British Gas rejects claims of 'sickening' profits
Despite making three price cuts in the past year, the UK's largest energy supplier has just reported bumper earnings
British Gas has reignited the row over energy prices after reporting a huge rise in profits on its domestic supply business.
For 2015 as a whole, the UK's largest domestic energy supplier racked up earnings of £574m, up a massive 31 per cent compared to the total for the previous year.
Ruth London, from the campaign group Fuel Poverty Action, told The Guardian the gain was "sickening… in a year when there were more winter deaths than at any time this century".
Wholesale gas prices have fallen by as much as 57 per cent in the past year, according to the BBC. Campaigners say the sort of bumper profits posted by British Gas proves that the "big six" suppliers are profiteering at the expense of vulnerable customers rather than passing this on.
But the companies point to the regulator's own estimates that wholesale costs account for less than half of a typical bill. British Gas itself was the last of the larger providers to cut its prices by a little more than five per cent last week, its third such cut in the past year. That's more than any other firm and Iain Conn, the boss of British Gas's parent firm, Centrica, said it had passed on the price fall in full.
In fact, Conn attributes the profit rise to a simple dynamic of increased demand. While December's temperatures were the highest for the month on record, he said, over 2015 as a whole, temperatures were cooler than the year before and as a result, gas usage rose five per cent. British Gas's other costs also fell – but the profit margin of £55 per customer remained in line with historic averages, he said.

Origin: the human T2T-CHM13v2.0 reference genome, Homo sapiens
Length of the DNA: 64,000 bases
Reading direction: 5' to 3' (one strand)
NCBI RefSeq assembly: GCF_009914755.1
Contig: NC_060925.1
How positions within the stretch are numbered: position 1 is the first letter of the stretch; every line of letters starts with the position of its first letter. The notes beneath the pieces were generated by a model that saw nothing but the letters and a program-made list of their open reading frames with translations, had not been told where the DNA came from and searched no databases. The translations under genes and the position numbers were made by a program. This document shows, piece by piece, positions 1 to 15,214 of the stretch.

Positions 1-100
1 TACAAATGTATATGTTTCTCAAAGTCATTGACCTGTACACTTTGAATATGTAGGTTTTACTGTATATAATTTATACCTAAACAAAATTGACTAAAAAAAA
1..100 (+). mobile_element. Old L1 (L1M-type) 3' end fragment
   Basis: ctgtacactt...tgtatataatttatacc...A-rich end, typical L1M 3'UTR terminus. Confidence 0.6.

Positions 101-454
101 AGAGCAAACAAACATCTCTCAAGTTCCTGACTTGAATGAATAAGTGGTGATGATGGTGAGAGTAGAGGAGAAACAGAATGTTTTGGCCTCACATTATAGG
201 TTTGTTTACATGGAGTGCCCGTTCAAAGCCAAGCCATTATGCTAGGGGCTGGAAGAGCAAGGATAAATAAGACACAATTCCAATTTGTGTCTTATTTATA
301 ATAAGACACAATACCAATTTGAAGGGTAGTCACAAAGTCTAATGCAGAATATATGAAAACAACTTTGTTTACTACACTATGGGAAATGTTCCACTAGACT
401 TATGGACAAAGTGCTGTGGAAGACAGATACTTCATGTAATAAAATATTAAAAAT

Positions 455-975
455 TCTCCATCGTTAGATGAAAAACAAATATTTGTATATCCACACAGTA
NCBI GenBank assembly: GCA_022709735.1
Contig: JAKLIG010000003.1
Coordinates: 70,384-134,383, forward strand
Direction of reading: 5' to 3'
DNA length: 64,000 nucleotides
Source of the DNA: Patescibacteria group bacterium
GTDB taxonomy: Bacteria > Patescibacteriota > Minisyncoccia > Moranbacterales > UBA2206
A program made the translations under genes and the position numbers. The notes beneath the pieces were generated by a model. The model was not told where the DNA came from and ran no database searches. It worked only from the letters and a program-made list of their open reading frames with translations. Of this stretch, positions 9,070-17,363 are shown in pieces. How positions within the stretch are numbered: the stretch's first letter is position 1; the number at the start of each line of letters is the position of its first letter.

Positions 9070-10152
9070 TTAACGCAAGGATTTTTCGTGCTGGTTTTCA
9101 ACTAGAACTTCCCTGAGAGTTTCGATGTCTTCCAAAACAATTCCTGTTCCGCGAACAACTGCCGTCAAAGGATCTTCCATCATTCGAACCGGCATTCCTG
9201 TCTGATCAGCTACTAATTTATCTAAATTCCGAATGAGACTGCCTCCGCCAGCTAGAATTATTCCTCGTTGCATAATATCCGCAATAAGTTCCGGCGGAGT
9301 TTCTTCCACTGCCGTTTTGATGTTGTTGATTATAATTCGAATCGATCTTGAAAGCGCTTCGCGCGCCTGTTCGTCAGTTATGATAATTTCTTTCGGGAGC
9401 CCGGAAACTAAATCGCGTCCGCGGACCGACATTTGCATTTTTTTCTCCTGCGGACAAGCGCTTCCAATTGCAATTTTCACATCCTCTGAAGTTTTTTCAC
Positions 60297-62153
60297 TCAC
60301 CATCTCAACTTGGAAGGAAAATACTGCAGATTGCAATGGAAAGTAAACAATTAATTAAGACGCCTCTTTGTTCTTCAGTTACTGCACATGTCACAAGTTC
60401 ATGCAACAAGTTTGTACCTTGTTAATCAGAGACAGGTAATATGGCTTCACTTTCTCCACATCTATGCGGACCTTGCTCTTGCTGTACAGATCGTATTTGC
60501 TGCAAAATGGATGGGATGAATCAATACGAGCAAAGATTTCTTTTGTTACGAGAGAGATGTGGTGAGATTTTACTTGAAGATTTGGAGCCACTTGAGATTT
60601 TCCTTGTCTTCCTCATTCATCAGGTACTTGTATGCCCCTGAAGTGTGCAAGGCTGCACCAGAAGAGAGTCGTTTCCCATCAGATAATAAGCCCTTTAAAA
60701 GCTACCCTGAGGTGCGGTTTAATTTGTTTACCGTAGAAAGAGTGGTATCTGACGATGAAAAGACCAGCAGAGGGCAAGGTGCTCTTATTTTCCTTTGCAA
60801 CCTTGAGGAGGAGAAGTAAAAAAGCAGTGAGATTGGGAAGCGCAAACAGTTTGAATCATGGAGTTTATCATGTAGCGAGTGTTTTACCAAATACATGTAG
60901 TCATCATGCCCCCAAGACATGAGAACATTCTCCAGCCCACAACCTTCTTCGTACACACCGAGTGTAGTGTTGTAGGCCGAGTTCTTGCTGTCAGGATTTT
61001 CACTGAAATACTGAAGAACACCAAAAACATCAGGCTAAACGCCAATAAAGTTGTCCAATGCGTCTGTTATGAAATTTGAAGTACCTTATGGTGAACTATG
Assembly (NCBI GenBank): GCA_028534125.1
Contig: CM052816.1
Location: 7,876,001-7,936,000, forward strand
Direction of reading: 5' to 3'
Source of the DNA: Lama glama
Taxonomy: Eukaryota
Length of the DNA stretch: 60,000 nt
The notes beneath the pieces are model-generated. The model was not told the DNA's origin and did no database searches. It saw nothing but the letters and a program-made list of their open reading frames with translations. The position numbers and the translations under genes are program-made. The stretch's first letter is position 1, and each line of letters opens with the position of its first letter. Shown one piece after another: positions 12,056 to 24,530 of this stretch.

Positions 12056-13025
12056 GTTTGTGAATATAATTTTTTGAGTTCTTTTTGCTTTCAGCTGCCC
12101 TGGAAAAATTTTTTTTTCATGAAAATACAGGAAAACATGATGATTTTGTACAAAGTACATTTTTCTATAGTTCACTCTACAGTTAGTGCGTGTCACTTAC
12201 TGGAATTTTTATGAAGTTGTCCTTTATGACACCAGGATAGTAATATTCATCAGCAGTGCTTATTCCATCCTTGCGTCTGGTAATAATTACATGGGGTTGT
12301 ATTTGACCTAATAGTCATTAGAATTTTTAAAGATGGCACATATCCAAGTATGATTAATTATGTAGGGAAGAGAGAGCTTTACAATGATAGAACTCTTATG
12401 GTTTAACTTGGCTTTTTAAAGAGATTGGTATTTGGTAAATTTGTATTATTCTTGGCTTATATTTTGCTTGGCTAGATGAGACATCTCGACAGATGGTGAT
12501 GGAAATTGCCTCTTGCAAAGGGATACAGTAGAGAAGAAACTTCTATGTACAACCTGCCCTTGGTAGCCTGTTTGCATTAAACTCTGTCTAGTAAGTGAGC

On a wider basis, British Gas and Centrica actually saw profits fall. Adjusted operating profit for British Gas slipped two per cent to £809m, Sky News reports, while for the wider group, the figure fell 12 per cent to £1.5bn. After tax, it expects to report a loss of £1.1bn.
Consumers facing a 'postcode lottery' for energy prices
Energy customers in some parts of the country can save nearly £90 more than those in other areas "when switching to the cheapest deal", new research reported in the BBC claims.
Figures from Energyhelpline, a price comparison website, say this winter, typical annual gas and electricity bills for users paying each quarter will range from £1,227 in Merseyside to £1,144 in the East Midlands. When switching to a cheaper tariff, the difference between Scotland and the south-west of England is as much as £87.
Mark Todd, the co-founder of Energyhelpline, labelled the system a "a very unfair energy postcode lottery". He added that while there was no consistent price for energy in the UK, as the cost of delivery varies between areas, the government should set a price cap to prevent the exploitation of those "in poorer areas where consumers often lack confidence to switch".
The Competition and Markets Authority is to investigate the energy market and the prices paid by consumers, reports the BBC. The news comes after four of the UK's major suppliers announced cuts to gas tariffs following falls in wholesale prices.
After earlier reductions for customers in excess of five per cent by E.on and SSE, with the latter to take effect from the end of March, fellow "big six" suppliers Scottish Power and Npower have announced similar cuts, of 5.4 and 5.2 per cent respectively, effective from mid and late-March.